“Cultural sensibilities are important. If you spend time in the Middle East, you’ll know that we don’t have precise maps and a lot of driving happens by landmarks. Much of the time, captains will need support to reach the customer and they can use the call centre for help.
“Also, many female customers don’t want their phone numbers being shared with captains. So, any pre-pick up communication is done through the call centre and we don’t give customer numbers to captains, whereas our competition does share numbers. These things might seem small, but they make a big difference,” insists Sheikha.
Leading in entrepreneurship
As with all tech start-ups, development happens at a frightening pace and can be difficult to control. Introducing the option for customers to pay in cash required the introduction of an entire department and structure, says Sheikha, but he is keen to press on with technological advances and has recently inked a deal with a US start-up to develop the region’s first self-driving electric pods.
For the entrepreneur, the aspiration to innovate is a key component of leadership. “When people congratulate us on our achievements, we need to remind them that we’ve not succeeded yet. We may have hit a milestone, but there is much more to do if we want to become an institution that remains for decades to come.”
Careem’s drive and commitment to its people clearly comes from its leadership. In 2011, Sheikha was working at a consultancy firm in the region, tasked with exploring opportunities in his home nation of Pakistan.
Asked to find billion-dollar organisations, he made a depressing discovery: “Shockingly and embarrassingly, there was only one. A nation of 200 million people only had one billion-dollar business. In San Francisco, it feels like there are billion-dollar businesses every 100 metres. I wanted us to do better,” he smiles.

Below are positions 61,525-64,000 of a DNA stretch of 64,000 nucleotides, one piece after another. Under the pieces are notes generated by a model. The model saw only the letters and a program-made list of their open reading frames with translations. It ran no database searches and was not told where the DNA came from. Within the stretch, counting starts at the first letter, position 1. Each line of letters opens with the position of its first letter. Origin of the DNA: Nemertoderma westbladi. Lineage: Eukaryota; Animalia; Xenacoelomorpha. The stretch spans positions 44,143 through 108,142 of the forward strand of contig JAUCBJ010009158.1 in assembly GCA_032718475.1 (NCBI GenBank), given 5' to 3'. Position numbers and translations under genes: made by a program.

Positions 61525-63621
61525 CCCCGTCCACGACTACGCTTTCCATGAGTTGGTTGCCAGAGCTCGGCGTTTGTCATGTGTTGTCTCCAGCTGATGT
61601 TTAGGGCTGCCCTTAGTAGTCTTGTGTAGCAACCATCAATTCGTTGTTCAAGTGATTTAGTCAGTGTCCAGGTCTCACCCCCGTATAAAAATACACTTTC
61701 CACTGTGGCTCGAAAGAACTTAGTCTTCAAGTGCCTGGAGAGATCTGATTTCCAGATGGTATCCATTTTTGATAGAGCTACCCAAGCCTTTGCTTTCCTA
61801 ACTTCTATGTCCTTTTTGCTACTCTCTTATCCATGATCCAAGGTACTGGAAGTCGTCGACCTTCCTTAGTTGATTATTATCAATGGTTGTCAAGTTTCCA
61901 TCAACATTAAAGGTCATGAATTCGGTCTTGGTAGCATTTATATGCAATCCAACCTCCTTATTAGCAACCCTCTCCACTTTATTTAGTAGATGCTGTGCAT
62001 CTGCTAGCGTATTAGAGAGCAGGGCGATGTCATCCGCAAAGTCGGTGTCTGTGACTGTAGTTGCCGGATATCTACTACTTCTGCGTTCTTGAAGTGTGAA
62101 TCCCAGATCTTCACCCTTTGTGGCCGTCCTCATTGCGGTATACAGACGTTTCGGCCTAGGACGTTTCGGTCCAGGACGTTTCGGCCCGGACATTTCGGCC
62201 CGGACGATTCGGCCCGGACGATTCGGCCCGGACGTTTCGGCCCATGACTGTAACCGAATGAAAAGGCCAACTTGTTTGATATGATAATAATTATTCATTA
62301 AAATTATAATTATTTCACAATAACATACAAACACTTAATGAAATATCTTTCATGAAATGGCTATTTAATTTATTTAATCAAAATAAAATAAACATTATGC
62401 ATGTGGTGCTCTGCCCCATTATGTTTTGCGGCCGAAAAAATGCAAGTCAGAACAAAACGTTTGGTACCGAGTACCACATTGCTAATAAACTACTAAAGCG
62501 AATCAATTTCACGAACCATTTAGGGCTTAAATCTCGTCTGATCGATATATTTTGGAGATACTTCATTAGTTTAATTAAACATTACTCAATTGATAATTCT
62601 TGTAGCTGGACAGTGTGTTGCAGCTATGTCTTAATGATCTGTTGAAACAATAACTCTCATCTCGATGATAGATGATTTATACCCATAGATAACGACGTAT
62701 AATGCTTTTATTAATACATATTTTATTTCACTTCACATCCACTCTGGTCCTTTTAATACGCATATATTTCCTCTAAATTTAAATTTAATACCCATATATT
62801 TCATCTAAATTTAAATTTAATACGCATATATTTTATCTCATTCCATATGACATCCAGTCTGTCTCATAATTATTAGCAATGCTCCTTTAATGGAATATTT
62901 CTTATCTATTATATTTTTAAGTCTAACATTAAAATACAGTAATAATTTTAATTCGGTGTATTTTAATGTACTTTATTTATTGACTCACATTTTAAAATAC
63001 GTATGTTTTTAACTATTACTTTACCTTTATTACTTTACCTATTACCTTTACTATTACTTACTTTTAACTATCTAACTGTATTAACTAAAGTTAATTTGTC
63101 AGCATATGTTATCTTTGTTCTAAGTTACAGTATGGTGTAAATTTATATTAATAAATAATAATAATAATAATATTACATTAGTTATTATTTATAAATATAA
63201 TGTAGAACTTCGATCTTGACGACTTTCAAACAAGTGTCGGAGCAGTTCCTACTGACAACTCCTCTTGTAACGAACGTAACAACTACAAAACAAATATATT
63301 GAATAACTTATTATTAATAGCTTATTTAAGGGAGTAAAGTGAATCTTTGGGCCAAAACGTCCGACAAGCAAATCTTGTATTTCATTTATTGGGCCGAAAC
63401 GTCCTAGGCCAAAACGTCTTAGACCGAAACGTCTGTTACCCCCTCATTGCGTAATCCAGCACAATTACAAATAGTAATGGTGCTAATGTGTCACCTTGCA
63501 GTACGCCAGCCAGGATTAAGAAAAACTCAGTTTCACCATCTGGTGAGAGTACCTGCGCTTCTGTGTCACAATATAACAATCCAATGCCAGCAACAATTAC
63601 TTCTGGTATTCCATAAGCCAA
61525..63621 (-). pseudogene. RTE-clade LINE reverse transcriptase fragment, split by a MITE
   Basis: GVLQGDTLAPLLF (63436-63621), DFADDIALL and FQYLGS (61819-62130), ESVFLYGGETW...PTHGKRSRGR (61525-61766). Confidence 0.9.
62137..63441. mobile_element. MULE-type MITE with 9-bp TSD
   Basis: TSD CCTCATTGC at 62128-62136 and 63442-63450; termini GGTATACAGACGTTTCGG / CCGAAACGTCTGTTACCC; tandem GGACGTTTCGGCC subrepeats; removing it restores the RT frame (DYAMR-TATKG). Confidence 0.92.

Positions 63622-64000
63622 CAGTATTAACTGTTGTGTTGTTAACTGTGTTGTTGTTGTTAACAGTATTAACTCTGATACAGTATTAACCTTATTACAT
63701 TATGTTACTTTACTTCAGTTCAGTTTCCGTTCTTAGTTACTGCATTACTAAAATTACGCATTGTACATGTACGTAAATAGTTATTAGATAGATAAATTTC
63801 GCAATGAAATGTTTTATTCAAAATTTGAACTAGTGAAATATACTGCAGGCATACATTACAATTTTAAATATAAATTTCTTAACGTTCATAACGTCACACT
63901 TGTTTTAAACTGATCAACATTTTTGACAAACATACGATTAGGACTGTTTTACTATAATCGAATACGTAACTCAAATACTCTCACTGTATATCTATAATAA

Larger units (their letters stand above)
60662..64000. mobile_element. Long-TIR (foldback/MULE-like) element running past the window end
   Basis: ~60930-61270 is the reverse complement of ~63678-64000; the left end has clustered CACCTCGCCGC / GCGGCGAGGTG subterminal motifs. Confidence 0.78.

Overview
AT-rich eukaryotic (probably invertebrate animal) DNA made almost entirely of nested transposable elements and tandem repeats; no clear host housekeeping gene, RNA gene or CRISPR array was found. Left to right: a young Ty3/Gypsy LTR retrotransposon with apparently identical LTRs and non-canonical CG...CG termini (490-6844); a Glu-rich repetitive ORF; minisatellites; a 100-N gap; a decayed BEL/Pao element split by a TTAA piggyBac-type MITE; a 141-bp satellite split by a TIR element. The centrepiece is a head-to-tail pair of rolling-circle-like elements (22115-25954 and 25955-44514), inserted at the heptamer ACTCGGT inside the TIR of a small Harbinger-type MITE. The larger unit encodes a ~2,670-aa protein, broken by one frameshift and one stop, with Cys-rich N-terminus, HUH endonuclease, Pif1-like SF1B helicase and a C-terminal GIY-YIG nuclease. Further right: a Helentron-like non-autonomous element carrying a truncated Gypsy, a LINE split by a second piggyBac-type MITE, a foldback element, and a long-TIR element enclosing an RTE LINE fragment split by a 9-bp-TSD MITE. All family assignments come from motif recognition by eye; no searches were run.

At the same time, his consultancy colleague and future Careem co-founder Olsson was recovering from brain surgery, having been diagnosed with a tumour. This life-changing experience, coupled with Sheikha’s desire to build something with a lasting legacy, led to the founding of Careem.
“We wanted to build something big but the main element for us was to make people’s lives better,” he explains. While the road from foundation to a billion-dollar valuation has been full of challenges – both Sheikha and Olsson have admitted to driving passengers themselves in the early days – their focus on developing talent in the region has been unwavering.
However, unless the rest of the region begins to take on this caring ethos, Sheikha fears that the Middle East will never catch up with the likes of Silicon Valley in the US.
“This region has drained talent to other parts of the world in the past, but the emergence of places like Dubai has meant talent has started to come back.
“Many more businesses will come out of this region, but we need to change the way we work, treat our colleagues better and motivate them more. If we don’t people will come here, get burned, and go back.”